At the beginning of 運動会, all of the students get in rows and do the ラジオ体操(らじおたいそう・rajio taisou・"radio exercise"). It is a very common warm-up exercise in Japan. Look for a video of it on the Internet, you will find the same audio recording and movements. Ask any Japanese person to do the ラジオ体操 and play this audio for them, more likely than not, they will know exactly how the movement goes.
|ラジオ体操||らじおたいそう||rajio taisou||"radio exercise"|
夏服 Summer Wear
Shorts, flip-flops, and swimsuits - sure looks like it's summer in the Northern Hemisphere! Here in the hot, sunny, summer-festival filled Japan, there's another must-have summer wardrobe item: a 浴衣 (ゆかた・yukata)! You'll probably recognize what a 浴衣 looks like if you've gone to a Japanese summer festival (or saw it on anime/manga). It's commonly mistaken for the 着物 (きもの・kimono); in fact, they do look indeed somewhat similar, with the flow-y base and tight 帯 (おび・obi・belt), but they're actually quite different.
浴衣 vs. 着物
The biggest difference is the fabric. 浴衣 are very informal and made to be worn casually in the summer; hence, its fabric tends to be cotton or another breathable material. Typically, you don't wear another layer underneath because you don't want to suffocate in the summer heat.
着物, on the other hand, is not as accommodating. They're made out of expensive material such as silk, which look nice, but are heavy and thick. Not only that, there are also multiple layers to a 着物, making it a nightmare to wear on a hot day.
The time it takes to wear the two are also very different. As a 着物 newbie, I would start getting dressed at least an hour before heading out (and I'll still need help with it afterwards). With a 浴衣, I can be out the door in approximately 20 minutes.
Granted, this could also be because I have a lot more experience wearing a 浴衣; not only are is it common to wear 浴衣 to summer festivals (or sometimes just to hang out around Kyoto - more on that in the admin's note), but they're also affordable. That is, while some 浴衣 can cost around $150, but there are also many in the $20 to $50 range that look and feel great. Just stay away from department stores! If you walk around small shops in Kyoto during the summer you're bound to run into a 浴衣 clearance. If you're in the states, check out online stores, not just auction sites, but Japanese clothes brands. I remember Uniqlo's cheapest 浴衣 set cost about $30, which includes the 浴衣, 下駄 (げた・geta・traditional sandals), and a matching bag.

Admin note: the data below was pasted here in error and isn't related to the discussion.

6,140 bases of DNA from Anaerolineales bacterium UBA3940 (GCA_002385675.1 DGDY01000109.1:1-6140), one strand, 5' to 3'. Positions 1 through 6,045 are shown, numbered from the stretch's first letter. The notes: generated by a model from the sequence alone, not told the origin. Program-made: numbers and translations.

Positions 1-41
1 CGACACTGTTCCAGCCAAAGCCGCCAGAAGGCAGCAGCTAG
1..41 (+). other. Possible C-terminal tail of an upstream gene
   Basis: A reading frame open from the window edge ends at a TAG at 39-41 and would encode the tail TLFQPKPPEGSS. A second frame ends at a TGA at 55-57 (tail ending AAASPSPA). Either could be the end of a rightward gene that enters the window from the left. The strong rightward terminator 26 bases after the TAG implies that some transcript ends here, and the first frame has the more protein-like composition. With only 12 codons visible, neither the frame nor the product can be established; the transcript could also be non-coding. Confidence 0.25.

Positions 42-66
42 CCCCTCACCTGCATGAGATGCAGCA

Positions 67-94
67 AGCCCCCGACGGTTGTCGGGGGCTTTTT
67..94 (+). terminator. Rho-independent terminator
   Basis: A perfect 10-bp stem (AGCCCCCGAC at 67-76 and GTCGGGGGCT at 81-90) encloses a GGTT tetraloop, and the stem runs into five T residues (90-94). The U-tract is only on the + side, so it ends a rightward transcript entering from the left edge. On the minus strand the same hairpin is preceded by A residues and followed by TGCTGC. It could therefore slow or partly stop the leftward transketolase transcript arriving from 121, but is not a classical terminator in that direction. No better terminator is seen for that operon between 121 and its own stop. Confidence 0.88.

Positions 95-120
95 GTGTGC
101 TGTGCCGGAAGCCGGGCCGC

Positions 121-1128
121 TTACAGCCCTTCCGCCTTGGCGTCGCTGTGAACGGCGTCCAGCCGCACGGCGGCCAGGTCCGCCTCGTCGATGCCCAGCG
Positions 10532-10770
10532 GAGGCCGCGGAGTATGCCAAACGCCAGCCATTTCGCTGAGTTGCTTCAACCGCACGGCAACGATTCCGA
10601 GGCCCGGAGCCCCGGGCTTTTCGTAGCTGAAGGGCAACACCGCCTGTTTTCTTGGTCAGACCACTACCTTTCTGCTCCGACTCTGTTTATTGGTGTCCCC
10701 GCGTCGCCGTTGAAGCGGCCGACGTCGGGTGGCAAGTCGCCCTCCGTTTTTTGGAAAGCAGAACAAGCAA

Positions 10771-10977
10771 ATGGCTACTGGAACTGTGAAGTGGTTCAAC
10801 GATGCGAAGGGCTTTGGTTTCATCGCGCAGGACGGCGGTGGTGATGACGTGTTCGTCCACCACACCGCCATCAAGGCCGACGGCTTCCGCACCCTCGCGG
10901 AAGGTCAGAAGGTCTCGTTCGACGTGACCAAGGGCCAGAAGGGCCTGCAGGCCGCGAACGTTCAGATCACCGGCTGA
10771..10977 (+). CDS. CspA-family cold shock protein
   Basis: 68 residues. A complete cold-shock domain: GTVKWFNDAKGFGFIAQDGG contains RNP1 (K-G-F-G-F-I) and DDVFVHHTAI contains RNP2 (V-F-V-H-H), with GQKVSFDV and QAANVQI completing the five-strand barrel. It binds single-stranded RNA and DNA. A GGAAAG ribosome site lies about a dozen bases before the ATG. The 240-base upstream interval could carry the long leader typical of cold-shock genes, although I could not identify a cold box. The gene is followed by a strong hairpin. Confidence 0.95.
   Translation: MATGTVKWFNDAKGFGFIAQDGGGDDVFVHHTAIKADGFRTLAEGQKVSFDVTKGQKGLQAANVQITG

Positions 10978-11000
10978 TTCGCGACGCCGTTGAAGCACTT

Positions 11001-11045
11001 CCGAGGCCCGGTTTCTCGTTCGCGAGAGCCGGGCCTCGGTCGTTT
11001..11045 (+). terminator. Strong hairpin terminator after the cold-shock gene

A cheaper alternative is the 甚平 (じんべい・jinbei). It's a two-piece, shirt-and-shorts version of a 浴衣 available for both genders. They're easier to find and tend to fall into a cheaper price range ($10 to $50).
甚平 are particularly popular among men; I probably see as many (if not more) men in 甚平 as those wearing 浴衣 at summer festivals. It is much easier to wear than 浴衣 because if you can tie two bows and wear a t-shirt and shorts, you're good to go. Other than summer festivals, 甚平 are very good pajamas and room-wears.
Autumn of… ○○の秋
秋 (あき・aki・fall) is just beginning. Orange leaves, pumpkins, cool breeze... what comes to your mind when you think about 秋?
In Japanese there are a few keywords that people associate with 秋. They are expressed in this way: "OO の秋" (OO のあき・OO no aki・ OO autumn / autumn of OO). It's a time of year that's considered to be one of the most pleasant in Japan, since it's right when the blazing hot summer passes and before the freezing cold winter arrives. So it's a season great for anything.
For example, 食欲の秋 (しょくよくのあき・shokuyoku no aki・autumn of appetite). 秋, being the harvest season, is a time associated with good food: sweet potatoes, baked chestnuts, and of course, the mouth-watering limited edition sweets found in Japanese cafes all across Japan…
If you find yourself binging your 秋 away and stacking on some extra weight, you can just tell your Japanese friends that it's "食欲の秋".
On the flip side, there's スポーツ (すぽーつ・supo-tsu・sports) の秋. This is the time when Japanese schools have their annual sports festival.
In Japan, school sports are not based on seasons; rather, students typically choose and stick to one sport for an entire year (or even their whole middle and/or high school career).
秋 is right after summer vacation and is a good time to motivate students to get into sports. So all those pounds you gain from 食欲の秋 can be counteracted by being active.